After the limaria pool (settling basin) near the Pincian, the urban stretch began partially on arches, many discovered in 1871. It then passed through the area of the Trevi Fountain and then crossed the current Via del Corso on an arch which was subsequently transformed into a triumphal arch to celebrate the military successes of Claudius in Britain. Later interpretation has found that the aqueduct’s arches continued along the Via del Seminario to a point east of the Pantheon.[5] It terminated in the Campus Martius in front of the Saepta Julia.

A secondary branch reached the inadequately served regions VII, IX, and XIV in the Trastevere area. The route passed from the low area of the Campus Martius over the higher ground of the ridge surrounding the Pantheon basin, and then over the bridge of Agrippa. Tiber River.[5]

Distribution was fairly widespread: according to Frontinus, 200 quinaries were reserved for the suburbs, 1457 for public works, 509 for the imperial house, and the remaining 338 for private concessions, all distributed through a network of 18 castella (distribution cisterns) along the route.


There were numerous repairs over time: Tiberius in 37 AD, Claudius between 45 AD and 46 AD, then Constantine the Great[6] and Theodoric.

Emperor Claudius renovated it in 46 AD, as witnessed by an inscription on the architrave in via del Nazzareno, which states that he rebuilt large sections of the aqueduct at this point because Caligula had removed stone for use in constructing an amphitheatre.

In 537 AD, the Goths besieging Rome tried to use this underground channel as a secret route to invade Rome according to Procopius.[7]

After deteriorating and falling into disuse with the fall of the Western Roman Empire, the Aqua Virgo was repaired by Pope Adrian I in the 8th century. In 1453, Pope Nicholas V made a complete restoration and extensive remodelling from its source to its terminus points between the Pincio and the Quirinale and within Campo Marzio and consecrated it Acqua Vergine. This also led the water to the Trevi Fountain and the fountains of Piazza del Popolo, which it still serves today.[7] In the 1930s, a pressurised version was built, the Acqua Vergine Nuovo, separate from the other channels.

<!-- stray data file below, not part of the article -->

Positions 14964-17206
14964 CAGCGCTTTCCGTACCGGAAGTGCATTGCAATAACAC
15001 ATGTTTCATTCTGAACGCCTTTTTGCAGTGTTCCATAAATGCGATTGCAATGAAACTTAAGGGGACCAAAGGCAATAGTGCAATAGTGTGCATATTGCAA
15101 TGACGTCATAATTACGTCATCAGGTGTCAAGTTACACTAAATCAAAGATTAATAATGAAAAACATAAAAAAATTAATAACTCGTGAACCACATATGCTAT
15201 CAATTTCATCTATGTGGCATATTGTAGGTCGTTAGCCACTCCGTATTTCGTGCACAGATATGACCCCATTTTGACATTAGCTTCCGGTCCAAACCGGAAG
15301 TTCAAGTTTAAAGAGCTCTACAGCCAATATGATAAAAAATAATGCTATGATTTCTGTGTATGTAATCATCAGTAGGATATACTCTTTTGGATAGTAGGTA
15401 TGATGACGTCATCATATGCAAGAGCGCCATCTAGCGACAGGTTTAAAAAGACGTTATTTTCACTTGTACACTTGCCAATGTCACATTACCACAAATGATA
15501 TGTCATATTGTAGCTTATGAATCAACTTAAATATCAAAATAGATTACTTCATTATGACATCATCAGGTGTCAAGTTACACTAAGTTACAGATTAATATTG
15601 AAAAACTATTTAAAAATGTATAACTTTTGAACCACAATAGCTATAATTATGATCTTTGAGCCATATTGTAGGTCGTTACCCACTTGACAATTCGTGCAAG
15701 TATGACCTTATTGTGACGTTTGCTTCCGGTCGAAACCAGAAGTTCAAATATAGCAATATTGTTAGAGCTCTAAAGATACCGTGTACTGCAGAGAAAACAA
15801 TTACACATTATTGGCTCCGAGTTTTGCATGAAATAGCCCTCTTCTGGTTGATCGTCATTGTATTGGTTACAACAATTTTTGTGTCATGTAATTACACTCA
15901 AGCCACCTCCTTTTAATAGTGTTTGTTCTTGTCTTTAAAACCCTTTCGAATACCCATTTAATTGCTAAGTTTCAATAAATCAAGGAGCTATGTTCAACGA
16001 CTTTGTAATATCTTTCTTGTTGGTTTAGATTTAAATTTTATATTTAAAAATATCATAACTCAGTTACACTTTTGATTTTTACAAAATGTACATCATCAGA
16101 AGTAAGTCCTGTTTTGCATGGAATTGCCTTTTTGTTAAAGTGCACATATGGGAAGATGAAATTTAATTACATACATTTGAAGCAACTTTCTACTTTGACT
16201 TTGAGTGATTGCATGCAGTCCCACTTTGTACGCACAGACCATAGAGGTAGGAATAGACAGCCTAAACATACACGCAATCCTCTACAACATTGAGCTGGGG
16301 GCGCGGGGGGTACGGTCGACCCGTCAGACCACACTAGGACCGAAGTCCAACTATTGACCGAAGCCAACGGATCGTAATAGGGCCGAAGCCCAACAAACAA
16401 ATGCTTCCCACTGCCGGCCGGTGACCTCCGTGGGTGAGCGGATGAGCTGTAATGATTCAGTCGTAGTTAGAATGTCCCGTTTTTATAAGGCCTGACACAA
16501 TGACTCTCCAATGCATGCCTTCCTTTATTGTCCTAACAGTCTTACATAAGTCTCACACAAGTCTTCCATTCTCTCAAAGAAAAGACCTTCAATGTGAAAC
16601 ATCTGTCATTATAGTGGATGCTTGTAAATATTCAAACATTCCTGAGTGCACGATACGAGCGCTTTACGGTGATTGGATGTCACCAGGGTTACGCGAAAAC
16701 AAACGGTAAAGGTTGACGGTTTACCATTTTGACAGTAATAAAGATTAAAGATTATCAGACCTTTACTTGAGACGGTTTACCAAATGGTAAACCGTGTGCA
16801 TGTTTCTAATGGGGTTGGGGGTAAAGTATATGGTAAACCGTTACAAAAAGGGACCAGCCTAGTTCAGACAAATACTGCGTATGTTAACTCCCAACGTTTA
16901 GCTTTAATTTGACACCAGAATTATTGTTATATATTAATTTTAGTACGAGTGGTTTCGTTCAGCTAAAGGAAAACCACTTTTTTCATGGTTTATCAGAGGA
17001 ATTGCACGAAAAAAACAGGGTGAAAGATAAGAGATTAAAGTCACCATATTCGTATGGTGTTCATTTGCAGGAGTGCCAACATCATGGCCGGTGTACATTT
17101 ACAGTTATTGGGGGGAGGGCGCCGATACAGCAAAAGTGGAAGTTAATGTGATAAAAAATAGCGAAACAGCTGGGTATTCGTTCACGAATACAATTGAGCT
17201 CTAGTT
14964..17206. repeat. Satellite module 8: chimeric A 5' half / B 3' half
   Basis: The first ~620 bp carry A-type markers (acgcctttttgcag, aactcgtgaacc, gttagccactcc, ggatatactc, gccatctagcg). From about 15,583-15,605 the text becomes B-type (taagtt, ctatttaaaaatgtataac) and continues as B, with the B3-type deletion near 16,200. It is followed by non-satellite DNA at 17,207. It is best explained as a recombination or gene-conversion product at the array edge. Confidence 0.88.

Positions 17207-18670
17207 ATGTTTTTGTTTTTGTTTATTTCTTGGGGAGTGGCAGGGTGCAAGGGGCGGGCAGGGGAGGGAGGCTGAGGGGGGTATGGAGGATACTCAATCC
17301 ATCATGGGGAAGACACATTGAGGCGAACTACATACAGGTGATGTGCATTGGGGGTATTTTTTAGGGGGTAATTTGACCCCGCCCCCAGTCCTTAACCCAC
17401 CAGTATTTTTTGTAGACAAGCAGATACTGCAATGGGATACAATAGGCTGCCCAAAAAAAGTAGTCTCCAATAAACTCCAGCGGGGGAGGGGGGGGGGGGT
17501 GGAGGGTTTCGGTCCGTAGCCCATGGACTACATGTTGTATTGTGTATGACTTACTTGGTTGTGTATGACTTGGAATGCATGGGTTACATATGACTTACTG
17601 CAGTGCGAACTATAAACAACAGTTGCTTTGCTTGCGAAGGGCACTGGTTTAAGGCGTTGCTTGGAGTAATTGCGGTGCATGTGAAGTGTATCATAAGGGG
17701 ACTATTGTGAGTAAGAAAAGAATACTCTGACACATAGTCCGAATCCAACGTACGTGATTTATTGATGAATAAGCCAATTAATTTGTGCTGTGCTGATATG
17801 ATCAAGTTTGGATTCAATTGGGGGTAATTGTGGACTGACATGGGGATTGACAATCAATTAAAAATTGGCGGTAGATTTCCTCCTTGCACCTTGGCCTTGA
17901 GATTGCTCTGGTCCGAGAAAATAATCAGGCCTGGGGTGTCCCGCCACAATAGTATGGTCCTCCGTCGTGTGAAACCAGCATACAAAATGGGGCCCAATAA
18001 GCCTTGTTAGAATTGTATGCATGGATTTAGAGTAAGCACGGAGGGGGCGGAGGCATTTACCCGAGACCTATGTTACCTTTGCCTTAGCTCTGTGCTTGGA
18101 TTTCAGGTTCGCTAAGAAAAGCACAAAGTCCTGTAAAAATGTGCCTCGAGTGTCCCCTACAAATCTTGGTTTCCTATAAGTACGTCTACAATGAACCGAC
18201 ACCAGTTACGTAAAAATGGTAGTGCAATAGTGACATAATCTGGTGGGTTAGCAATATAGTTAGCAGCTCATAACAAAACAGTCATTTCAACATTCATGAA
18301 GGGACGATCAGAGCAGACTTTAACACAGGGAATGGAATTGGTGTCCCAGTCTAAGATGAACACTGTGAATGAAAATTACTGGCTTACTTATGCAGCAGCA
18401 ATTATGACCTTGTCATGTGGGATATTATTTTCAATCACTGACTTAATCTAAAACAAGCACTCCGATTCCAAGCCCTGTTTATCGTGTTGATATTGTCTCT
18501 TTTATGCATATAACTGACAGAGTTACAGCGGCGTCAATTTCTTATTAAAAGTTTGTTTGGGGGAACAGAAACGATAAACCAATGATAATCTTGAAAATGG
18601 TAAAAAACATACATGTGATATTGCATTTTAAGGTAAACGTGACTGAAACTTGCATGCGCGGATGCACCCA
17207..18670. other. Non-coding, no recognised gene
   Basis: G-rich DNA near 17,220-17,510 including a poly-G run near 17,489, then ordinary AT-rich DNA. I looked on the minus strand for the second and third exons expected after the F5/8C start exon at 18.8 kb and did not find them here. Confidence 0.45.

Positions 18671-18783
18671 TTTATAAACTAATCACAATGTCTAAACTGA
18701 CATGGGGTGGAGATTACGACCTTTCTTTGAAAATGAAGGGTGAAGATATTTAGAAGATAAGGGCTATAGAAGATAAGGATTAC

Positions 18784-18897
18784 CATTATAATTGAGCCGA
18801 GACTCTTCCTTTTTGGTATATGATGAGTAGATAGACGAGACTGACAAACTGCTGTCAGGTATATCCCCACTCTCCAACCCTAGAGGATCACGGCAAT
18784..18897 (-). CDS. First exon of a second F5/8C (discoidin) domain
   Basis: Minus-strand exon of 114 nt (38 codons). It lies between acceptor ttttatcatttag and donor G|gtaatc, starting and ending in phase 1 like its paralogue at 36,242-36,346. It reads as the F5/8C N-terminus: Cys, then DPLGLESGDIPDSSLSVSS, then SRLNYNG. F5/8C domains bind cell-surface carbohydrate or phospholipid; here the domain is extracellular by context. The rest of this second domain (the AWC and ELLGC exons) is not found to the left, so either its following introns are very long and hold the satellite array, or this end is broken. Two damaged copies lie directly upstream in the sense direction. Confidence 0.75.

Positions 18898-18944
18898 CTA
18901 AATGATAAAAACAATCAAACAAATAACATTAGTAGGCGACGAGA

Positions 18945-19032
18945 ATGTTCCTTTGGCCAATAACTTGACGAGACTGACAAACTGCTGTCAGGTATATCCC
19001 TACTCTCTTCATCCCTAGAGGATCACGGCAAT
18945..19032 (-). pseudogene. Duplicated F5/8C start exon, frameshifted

Most of the ancient aqueducts were gravity systems, that is by ensuring the source was higher than the termination and plotting a uniform course for the aqueduct to follow a downward gradient, gravity would provide all the power needed for the water to flow. The aqueducts were for most of their length channels about 50 centimetres (20 in) to 1 metre (3.3 ft) below ground. Tunnels, pipes, and only the final stretches of the aqueducts used arches. The channels were made of three kinds of material: masonry (the most common form), lead pipes, and terracotta. These channels were made using a “cut and cover” technique where the channel path was cut into the ground and then covered in order to easily access the channels that were in need of repair. The floors and walls of the channels were lined with cement, and the roof was usually a vault. The cement was usually as high as the water would reach, which was meant to be about a half to two thirds full. Lining the walls and floor with cement served three purposes: to protect against leaks and seepage, to provide a smooth contact surface, and to make the contact surface continuous and joint free from one end to the other.[8]